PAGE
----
The 6 Biggest Pet Peeves Home Inspectors Have About Your Kitchen

published Oct 4, 2022
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White Kitchen
Credit: Margaret Rajic | Stocksy

A property inspection covers a home from top to bottom. But with pipes, electrical systems, venting, and probably the highest concentration of appliances per square foot, the kitchen in particular gets a lot of intentional scrutiny from home inspectors.

I asked inspectors about their biggest pet peeves within this area of the home. Not only did they point out safety hazards, but they also took note of design blips that are bound to drive homeowners crazy. Here’s what inspectors say really grinds their gears in the kitchen.

Not Sealing Cracks and Crevices

Your kitchen is an ideal hangout for pests looking for food, water, and a comfortable temperature. So while small openings may not seem like a big deal, they can quickly become entry points for determined pests seeking shelter and food, says Diana Ludwiczak, a certified bed bug and pest inspector in New York City. Case in point: Did you know that mice can sneak into your home through a crevice that’s the width of a pencil? Or that cockroaches have several superhighway routes to travel between apartments (under doors, through sinks and air ducts…)? 

In addition to patching up the cracks and crevices outdoors, Ludwiczak recommends sealing gaps around pipes, cabinets and appliances — especially if you live in an apartment. Once you’ve got an infestation, all sorts of problems can pop up. Mice, for instance, can gnaw through wires, which could cause electrical fires.

Bad Layouts 

Sometimes, it’s obvious that a kitchen has been designed or flipped by someone who’s never actually lived in the home. 

“My biggest pet peeve is when they don’t design the layout of the kitchen properly and there isn’t enough room to open drawers or doors,” says Sol Kruk, a licensed home inspector and owner of Property Inspection Pros in Baltimore, Maryland.

Similarly, he’s seen refrigerators with icemakers and a water spout but no water hookups installed behind the fridge.

Missing Anti-Tip Brackets on Ranges

The reason your free-standing range doesn’t tip over when you pull out the rack and load it with a Thanksgiving turkey is thanks to a little stabilizing device known as an anti-tip bracket. 

Anti-tip brackets come with ranges (i.e. a combined oven and stove top) and they are easy to install. Still, the bracket is often left in a plastic bag in a drawer next to the stove, which drives inspectors nuts.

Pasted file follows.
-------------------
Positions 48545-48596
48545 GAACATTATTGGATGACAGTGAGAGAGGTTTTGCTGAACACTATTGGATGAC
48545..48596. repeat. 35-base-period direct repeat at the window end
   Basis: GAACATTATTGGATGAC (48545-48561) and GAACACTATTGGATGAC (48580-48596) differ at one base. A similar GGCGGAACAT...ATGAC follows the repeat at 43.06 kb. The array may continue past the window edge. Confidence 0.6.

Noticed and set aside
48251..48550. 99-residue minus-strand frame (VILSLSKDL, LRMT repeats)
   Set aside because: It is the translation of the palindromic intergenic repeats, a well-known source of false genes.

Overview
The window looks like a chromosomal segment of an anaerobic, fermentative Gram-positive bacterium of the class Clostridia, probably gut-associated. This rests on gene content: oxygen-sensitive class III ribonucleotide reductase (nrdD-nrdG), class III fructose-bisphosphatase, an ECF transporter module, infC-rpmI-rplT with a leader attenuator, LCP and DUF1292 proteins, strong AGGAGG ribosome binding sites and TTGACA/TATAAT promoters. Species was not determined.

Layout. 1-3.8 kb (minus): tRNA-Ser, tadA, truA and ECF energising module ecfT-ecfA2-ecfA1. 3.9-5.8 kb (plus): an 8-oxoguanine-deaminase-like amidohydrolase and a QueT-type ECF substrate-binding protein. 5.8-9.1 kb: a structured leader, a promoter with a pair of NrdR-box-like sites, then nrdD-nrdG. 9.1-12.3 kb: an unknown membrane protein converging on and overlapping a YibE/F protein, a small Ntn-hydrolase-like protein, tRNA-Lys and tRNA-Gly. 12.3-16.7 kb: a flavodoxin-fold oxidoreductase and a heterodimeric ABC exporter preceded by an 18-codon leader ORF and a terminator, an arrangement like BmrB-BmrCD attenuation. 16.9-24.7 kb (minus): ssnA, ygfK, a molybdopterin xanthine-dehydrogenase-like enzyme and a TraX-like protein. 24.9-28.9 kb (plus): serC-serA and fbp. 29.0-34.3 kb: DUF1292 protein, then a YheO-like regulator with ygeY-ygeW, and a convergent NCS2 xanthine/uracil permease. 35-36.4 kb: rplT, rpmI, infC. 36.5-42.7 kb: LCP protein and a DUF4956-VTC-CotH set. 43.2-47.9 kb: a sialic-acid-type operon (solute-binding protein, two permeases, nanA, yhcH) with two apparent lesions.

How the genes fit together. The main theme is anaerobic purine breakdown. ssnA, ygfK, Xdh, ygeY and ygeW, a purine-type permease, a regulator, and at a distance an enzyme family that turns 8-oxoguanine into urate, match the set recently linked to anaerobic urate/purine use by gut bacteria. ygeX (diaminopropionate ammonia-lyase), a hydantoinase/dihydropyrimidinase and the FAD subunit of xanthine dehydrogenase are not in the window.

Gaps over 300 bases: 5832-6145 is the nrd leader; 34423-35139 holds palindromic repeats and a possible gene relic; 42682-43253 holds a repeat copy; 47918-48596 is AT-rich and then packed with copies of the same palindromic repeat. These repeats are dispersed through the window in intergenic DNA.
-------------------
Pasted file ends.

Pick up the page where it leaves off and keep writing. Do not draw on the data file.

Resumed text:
Without the bracket, the appliance could tip over any time you put pressure or weight on the open door, causing a major safety hazard, Kruk explains. 

Lack of Sufficient Outlets

Large kitchen islands are currently one of the biggest trends in kitchen design, especially as people open their homes back up for post(ish)-pandemic hosting. But often these shiny new kitchen islands don’t have a sufficient number of electrical outlets, says Casey Callais, a home inspector with Constructiva Realty Inspections in the Austin, Texas area.

The 2020 National Electric Code states there should be one outlet for the first 9 square feet and another one for each additional 18 square feet, he points out. 

“I recently inspected a new build with a gorgeous 70 square-foot island that had only one outlet to service the countertop space,” says Callais, who specializes in new home construction and remodeling inspections. “This is something easily overlooked by most inspectors, and indeed had been missed by the city inspectors, so I am glad for my client that it was found.”

The Dishwasher Drain Knockout Hasn’t Been Removed 

If you’re buying a new home or a recently remodeled home, making sure the dishwasher is properly set up is a big deal 

You see, the disposal has a dishwasher drain attachment that is sealed with a knockout in case it isn’t used, Callais explains. On some occasions the dishwasher installers forget to remove it when hooking up the drain. 

“As soon as the dishwasher starts the drainage portion of its cycle, it will back up all over the kitchen floor,” Callais says. “This could be disastrous for new hardwood floors.”

Lack of GFCI Protectors

A Ground Fault Circuit Interrupter (or GFCI for short) can help prevent electrocution, because if a person’s body starts to receive a shock, the GFCI senses this and cuts off the power before it causes injury. They’re especially important in kitchens, which not only have a lot of appliances but also tend to be wet places.

“These devices are not expensive, and do tremendous things to save lives,” says Mike Powell, a professional engineer and certified home inspector who owns Red Flag Home Inspection in Tampa, Florida. “There is little excuse for not having them installed nowadays.”